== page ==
Homing pigeon owners have their own club with strict rules they have to follow, but they’ll do anything to win. If an owner has the best conditioned pigeon he doesn’t need to bend rules.
I’ll try to remember the best I can on how it’s done. When the chosen pigeon is from good stock and young it is registered at the clubhouse and banded on one leg. Each member who enters a race has a time clock that’s set at the clubhouse and locked so it cannot be changed.
Guy practiced with his pigeons any time he was free. He’d transport them in crates to various locations and release them and drive quickly back to the coop to see how many returned. Then he’d drive a few miles further and release them again. He drove them further and further away until he knew they were ready for the real race.
On race day all the pigeon crates would be gathered on different concourses. Guy’s crates were brought to Menden Valley in Mass.
A time and date would be set for, lets say, a 700-mile flight. A huge truck equipped with a special release door would release the pigeons all at once. They were banded at the clubhouse the night before, which tracked their flight for their particular race, from Worcester Mass. to Brockton Mass, for example.
All the owners knew when the pigeons were released so they would have an idea when to expect them home. In all the chaos from the massive simultaneous release, some pigeons would occasional die just getting out of the truck.
They would all go, let's say, east from Troy, NY towards Boston.
As Guy and others waited, the flock would often stay together instead of breaking away and dropping down to their respective home coops.
Lost time starts to add up, and the pigeons actually realize they have to correct their way to their coop. When they land on the entrance to gate of the coop they pass through this ‘flip grill’ into their coop and are locked in. These are the most critical minutes and sometimes seconds.
Guy would then grab each pigeon, remove the band and pass it through the time clock that has been set by a committee at the club. The flight distance to the various coops is prorated, and winners are determined by the committee and the clocks.
Sometimes a pigeon would land on the roof of the coop too exhausted to go in. If the owner couldn’t get the band off the pigeon’s leg, he might shoot it!
Let me mention some actions owners might do to increase chances to qualify.
The longest feather on the wing is called the flight feather. By clipping to shorten flight feathers the pigeon has to flap it’s wings up and down faster, making it travel farther and faster.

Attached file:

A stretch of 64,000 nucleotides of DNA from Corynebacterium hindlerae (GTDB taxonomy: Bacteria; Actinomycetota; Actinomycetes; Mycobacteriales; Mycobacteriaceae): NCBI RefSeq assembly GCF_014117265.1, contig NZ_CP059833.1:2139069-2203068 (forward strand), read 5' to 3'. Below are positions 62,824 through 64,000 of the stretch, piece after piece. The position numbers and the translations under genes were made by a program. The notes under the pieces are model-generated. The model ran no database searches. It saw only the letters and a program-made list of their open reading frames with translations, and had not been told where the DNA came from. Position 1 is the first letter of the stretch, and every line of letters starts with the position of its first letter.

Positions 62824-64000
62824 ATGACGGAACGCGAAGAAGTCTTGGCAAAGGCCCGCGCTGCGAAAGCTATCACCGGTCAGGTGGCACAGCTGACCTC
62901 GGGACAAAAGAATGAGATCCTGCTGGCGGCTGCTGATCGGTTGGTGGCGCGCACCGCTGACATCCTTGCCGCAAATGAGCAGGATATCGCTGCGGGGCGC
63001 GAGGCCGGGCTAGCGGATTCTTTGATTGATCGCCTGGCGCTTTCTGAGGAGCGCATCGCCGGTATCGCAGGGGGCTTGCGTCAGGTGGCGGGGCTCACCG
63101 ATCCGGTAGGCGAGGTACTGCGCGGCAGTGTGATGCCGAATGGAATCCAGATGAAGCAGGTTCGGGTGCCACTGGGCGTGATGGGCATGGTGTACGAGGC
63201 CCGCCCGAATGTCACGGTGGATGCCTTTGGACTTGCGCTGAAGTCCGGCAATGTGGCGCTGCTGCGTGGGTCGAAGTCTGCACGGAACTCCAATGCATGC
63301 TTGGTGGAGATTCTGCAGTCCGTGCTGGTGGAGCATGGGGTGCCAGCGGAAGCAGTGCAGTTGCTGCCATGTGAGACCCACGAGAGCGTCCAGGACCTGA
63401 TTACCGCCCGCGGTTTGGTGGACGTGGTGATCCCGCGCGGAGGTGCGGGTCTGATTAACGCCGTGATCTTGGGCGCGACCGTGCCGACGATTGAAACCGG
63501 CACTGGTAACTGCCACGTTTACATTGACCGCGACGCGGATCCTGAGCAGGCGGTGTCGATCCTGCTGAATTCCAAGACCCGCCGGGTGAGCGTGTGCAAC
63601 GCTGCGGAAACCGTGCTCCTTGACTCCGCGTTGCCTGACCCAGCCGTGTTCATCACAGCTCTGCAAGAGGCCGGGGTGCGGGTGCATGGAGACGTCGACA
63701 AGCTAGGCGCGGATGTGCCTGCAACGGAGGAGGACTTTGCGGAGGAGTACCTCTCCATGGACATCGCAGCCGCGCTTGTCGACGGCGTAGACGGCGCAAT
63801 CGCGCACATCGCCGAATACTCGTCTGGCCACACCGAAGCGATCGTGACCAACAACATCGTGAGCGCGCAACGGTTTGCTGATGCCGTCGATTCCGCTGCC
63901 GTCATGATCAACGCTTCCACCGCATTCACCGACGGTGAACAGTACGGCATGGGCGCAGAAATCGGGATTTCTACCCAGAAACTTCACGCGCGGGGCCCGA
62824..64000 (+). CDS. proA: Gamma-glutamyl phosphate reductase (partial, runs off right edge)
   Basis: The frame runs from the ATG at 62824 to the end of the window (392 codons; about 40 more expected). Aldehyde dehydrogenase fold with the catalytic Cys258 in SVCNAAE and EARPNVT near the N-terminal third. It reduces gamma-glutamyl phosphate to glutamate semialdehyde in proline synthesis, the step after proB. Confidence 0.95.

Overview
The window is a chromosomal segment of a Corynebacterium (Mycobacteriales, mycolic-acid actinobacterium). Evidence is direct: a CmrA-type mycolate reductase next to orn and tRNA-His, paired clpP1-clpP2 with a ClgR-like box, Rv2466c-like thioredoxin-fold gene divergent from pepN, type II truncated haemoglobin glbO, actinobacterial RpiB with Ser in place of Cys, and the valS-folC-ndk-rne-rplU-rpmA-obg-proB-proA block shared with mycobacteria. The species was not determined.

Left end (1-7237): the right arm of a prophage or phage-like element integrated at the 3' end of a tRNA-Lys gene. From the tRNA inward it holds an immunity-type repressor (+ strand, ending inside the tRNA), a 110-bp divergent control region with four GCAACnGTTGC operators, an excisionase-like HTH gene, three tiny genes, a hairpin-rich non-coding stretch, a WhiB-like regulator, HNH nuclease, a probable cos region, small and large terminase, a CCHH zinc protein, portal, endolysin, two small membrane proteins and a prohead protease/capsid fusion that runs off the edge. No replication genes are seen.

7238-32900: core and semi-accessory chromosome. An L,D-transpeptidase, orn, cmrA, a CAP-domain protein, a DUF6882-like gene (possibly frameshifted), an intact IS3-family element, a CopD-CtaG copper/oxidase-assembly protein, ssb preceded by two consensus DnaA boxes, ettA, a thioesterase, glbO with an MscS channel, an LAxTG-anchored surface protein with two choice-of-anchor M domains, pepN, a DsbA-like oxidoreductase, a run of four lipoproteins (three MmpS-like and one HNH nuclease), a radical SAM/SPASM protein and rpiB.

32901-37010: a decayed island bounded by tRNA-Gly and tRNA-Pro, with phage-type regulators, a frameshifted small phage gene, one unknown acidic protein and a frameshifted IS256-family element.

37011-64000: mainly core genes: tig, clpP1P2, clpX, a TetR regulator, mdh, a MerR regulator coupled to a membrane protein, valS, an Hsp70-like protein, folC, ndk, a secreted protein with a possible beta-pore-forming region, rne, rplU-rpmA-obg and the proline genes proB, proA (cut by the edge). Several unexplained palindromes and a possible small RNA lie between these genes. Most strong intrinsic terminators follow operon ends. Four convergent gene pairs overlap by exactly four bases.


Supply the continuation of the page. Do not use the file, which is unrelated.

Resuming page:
Pigeons are monogamous so another tactic is showing a racing male another male with his mate in a crate. That male will come home faster to get to that other male.
Another strategy is showing the pigeon their favorite food it can’t wait to eat again.
Now I had no interest in raising pigeons. Working with two pigeon owners, I heard all their daily conversations until I moved to my new home in Natick, Ma.
After living there a couple of years Guy asked me if I knew Mr. Hedrick. I said “yes, he lives four houses down from our house.” Guy asked if I would pick my neighbor’s brain a bit. I said “what for?” Guy said, “He won 1st, 2nd, 3rd and 4th places in the concourse. It’s never been done before or after.
See if he still has pigeons and look in on his set up and such.”
Mr. Hedrick had a large glass hothouse and he grew plants from seed and sold them. I was about to start a vegetable garden so I went to see if he had any tomato plants. When I met him he told me I had the best possible soil for a garden, and that he’d used some of this soil to start his greenhouse.
Back to pigeons. Years later my son asked me why we only had a two pigeons. Well his inquiry had more meaning than he knew. He hadn’t thought that a pigeon would fly away if not cooped up, so that means it would never be let out.
What is the point? Well Guy thought if I would train a few of his pigeons a few days before the next race, he would enter them into the competition. He said they would be clocked returning to my barn instead of his coop in Lexington, which would cut out 20 miles on competitors and make him a cheating winner.
Because of Hedrick’s big win history and no longer racing pigeons, it probably would work. It was just another one of his schemes and I didn’t want of any part of it.
So Guy told me to “do what you want with the pigeons.” It wasn’t long before they escaped and probably found another coop or became a street common pigeon.
When a pigeon owner needs to cull his flock because it’s gotten too big, some would take crates to the local China Town or community, where Chinese restaurant owners bid against each other for the pigeons.
Well, I am that odd person who went there and brought two pigeons home as pets for my kids. They became best friends and Lenny and Jenny lived happily ever after.
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Hey Dad, I have the fondest memories of the day you brought the pigeons home when we were thinking you were bringing home a puppy or a kitten. We were all so excited to see pigeons but didn't have a clue what that meant for us. Like you said, it wasn't long before I named them Lenny and Jenny and they we such good friends I couldn't wait to get home from school to spend the rest of my day with them. Thanks so much for reminding me of this part of my childhood and for sharing the back story. I never knew until now that there was ever any property you owned before 70 Rockland St in Natick. Whew knew??